A manufacturer of a Class II medical device must obtain “clearance” from the FDA under what is known as the “510(k)” process under the MDA, before it markets the product. Alternatively, a Class II device deemed “substantially equivalent” to a pre-existing FDA-approved device, may be marketed without further regulatory analysis. A device manufacturer, however, must submit a new 510(k) application if a Class II device is about to be “significantly changed or modified in design, components, method of manufacture, or intended use.” It is the responsibility of the manufacturer of a Class II device to pursue a new 510(k) application.

Ra Medical – which had previously obtained a licensing agreement to sell a third company’s “EX-308” laser (“SurgiLight”) – did not submit a new 510(k) application for the Pharos device. Rather, Ra Medical took the position that the Pharos was “substantially equivalent” to the SurgiLight, which had previously received FDA clearance under 510(k). Ra Medical argued that, because the Pharos was “substantially equivalent” to the SurgiLight, its representation that the Pharos had FDA approval was not false or misleading.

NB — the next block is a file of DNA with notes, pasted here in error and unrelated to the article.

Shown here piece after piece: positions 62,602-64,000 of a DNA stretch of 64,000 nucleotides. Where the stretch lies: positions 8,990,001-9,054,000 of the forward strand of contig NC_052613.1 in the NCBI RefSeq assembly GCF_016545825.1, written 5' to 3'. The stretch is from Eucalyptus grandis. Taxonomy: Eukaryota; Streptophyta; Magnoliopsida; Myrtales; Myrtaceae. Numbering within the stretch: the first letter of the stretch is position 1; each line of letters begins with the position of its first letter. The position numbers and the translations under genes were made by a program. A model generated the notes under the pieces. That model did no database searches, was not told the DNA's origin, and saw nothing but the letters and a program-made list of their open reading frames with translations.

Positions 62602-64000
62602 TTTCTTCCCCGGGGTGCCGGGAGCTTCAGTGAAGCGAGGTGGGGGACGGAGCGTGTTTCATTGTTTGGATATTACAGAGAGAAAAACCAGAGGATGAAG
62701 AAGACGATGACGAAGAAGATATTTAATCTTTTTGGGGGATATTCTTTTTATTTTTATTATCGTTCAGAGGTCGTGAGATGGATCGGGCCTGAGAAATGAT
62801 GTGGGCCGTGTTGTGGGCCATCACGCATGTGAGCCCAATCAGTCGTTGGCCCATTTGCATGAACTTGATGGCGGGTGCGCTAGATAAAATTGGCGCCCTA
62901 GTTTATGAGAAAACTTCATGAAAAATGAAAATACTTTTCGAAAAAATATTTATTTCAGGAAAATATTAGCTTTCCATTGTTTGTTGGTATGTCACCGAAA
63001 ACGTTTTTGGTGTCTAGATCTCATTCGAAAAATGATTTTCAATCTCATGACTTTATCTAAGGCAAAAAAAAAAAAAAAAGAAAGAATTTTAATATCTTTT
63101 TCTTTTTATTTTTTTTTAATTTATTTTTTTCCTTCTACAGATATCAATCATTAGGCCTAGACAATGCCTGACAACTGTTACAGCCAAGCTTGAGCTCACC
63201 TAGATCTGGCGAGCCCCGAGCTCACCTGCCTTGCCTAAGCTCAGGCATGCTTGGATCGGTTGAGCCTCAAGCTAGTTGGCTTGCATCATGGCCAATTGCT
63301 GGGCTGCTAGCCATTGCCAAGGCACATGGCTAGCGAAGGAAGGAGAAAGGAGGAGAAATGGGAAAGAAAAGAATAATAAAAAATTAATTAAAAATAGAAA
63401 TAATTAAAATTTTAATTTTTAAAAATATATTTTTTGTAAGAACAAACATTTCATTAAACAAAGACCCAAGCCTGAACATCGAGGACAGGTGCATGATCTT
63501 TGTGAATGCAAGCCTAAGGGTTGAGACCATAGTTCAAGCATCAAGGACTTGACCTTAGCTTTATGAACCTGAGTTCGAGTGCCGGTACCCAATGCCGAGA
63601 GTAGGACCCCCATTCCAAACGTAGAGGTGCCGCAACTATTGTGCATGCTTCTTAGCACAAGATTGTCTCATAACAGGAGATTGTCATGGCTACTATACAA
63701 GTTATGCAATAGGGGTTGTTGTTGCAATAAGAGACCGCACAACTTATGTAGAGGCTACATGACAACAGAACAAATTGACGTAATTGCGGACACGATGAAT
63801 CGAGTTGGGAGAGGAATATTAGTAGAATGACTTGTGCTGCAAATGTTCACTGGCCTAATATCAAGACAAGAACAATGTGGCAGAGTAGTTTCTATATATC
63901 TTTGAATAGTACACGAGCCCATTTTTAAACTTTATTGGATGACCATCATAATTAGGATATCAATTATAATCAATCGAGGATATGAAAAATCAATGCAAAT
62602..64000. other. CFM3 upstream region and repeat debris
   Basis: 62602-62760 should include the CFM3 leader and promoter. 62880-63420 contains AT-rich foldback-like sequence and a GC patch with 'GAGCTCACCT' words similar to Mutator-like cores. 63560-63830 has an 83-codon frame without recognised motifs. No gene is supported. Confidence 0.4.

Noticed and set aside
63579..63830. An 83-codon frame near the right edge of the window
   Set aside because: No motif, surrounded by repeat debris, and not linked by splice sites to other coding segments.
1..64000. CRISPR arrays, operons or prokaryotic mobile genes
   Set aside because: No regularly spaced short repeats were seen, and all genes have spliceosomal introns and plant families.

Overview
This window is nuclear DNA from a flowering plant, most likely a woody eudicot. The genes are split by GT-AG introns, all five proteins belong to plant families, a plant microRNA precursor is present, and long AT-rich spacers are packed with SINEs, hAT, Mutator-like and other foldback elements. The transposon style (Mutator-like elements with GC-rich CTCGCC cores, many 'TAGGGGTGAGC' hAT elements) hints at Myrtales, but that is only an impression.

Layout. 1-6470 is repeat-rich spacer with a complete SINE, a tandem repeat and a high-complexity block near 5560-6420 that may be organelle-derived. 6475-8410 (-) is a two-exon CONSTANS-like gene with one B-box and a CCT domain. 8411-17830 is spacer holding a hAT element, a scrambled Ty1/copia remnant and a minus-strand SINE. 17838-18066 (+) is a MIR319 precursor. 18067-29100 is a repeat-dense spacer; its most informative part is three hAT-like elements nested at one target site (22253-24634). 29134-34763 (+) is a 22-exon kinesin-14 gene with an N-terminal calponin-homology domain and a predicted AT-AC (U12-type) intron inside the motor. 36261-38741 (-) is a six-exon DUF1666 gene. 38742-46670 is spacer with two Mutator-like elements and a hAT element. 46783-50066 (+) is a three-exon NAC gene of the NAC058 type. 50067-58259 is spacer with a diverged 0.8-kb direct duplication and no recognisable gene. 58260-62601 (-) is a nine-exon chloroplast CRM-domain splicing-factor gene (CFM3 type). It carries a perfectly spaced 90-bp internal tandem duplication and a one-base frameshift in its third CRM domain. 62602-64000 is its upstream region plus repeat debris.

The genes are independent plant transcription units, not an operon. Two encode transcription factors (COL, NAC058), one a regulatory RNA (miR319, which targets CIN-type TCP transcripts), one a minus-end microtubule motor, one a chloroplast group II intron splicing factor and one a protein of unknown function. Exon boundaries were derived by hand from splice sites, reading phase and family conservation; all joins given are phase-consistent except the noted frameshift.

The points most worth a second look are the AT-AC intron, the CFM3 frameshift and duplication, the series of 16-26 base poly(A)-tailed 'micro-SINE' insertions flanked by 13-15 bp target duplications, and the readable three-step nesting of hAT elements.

Legal Analysis

The Ninth Circuit, focusing on the regulatory scheme governing the “clearance” process for the medical device at issue, held that PhotoMedex could not maintain its cause of action for a violation of the Lanham Act. Specifically, the court explained that litigation of PhotoMedex’s Lanham Act cause of action would require the trial court to determine whether the Pharos was in fact “substantially equivalent” to the SurgiLight. Such a determination was prohibited because it would conflict with the statute prohibiting private enforcement of the FDCA, which provides that “all such proceedings for the enforcement, or to restrain violations, of [the FDCA] shall be by and in the name of the United States.”